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What can I do at home?

If your child has speech and language difficulties there are lots of things you can do at home to help them to feel more confident with speaking and understanding.


One thing we have learnt from the speech and language therapists is never to tell a child they are making a sound or using a word wrongly, but simply to model it back to the child correctly.


So if they point to the cat and say, "Tat."

You say, "Yes, that's a cat."


It is very important that children develop confidence with language and are not afraid of getting it wrong.  The crucial thing was that they wanted to communicate with you about the cat, not that they said the word correctly!


It is also important that children feel that language is useful and that it is a way to express themselves.

They need to see that you are listening to them when they speak ...

...and you need to show them that you expect them to listen when you speak.

This can involve things like making eye contact with the child when you or they are speaking and responding to what they say by making a comment or asking a question.


If your child has difficulty with understanding, make sure that you:

  • keep your sentences short and simple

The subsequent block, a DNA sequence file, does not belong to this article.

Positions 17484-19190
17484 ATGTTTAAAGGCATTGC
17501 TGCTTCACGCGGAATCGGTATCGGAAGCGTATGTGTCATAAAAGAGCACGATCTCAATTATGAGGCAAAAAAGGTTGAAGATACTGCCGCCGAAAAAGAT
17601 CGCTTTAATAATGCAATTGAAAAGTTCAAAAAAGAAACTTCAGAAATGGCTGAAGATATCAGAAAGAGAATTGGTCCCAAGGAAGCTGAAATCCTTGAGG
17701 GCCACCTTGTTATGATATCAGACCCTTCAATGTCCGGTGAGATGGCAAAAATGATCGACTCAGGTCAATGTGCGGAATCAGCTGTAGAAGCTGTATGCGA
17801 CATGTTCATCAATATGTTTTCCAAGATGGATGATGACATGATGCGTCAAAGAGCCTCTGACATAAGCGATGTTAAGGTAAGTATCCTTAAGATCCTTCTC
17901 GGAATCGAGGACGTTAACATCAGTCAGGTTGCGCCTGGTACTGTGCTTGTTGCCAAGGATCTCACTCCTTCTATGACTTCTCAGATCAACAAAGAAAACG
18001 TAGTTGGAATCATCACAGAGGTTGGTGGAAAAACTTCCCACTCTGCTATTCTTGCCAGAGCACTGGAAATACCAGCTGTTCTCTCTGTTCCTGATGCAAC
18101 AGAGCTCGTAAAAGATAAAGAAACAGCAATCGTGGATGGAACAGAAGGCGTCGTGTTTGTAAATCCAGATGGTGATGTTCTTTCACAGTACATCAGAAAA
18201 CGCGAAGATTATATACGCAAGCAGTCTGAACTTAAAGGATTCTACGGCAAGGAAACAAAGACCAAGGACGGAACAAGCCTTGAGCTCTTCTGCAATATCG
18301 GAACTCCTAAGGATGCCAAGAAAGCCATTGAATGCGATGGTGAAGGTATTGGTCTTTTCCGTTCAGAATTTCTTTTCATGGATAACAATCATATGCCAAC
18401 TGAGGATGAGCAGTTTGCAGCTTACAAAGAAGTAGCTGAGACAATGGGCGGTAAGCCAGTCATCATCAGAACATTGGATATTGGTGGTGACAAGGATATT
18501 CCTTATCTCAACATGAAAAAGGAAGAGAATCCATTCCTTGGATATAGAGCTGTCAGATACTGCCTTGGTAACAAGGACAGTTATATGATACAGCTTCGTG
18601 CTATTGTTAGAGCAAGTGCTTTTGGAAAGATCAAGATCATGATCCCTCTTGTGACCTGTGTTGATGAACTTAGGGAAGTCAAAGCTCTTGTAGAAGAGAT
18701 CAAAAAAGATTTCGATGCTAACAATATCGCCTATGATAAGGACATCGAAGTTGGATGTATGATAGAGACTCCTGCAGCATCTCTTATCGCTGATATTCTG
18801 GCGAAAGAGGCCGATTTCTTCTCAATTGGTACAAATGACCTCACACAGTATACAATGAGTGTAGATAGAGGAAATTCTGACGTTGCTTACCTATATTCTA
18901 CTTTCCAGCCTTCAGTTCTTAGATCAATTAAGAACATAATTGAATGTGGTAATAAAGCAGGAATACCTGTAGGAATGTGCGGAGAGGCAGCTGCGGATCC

• only give one instruction at a time
  • support their understanding with visual clues (eg. pointing to their coat when you want them to put their coat on)


If your child has seen a Speech and Language Therapist (SALT), they will probably have given you exercises or activities to do at home with your child.

Playing Games


Playing is the best way to develop 2-way communication in your child.

Children with language difficulties are often quite resistant to doing activities with other people and prefer to do their own thing, so you have to find the right moment and follow their lead to get them interested.


Useful things to play would be:

  • Pretend games, where you pretend to play out familiar scenes, like having a cup of tea, going to bed or going shopping.
  • Imaginative games, where you use toys, such as dolls, farm animals or dinosaurs, to play out simple stories.
  • Turn-taking games, such as rolling a ball or building something.  Keep it to only two people to start with and use phrases like, "My turn. Your turn."
  • Eye contact games, like 'peek-a-boo' or making faces at each other.
  • Singing songs and rhymes, helps children to tune into the sounds and rhythms of language.

Some useful websites for parents are: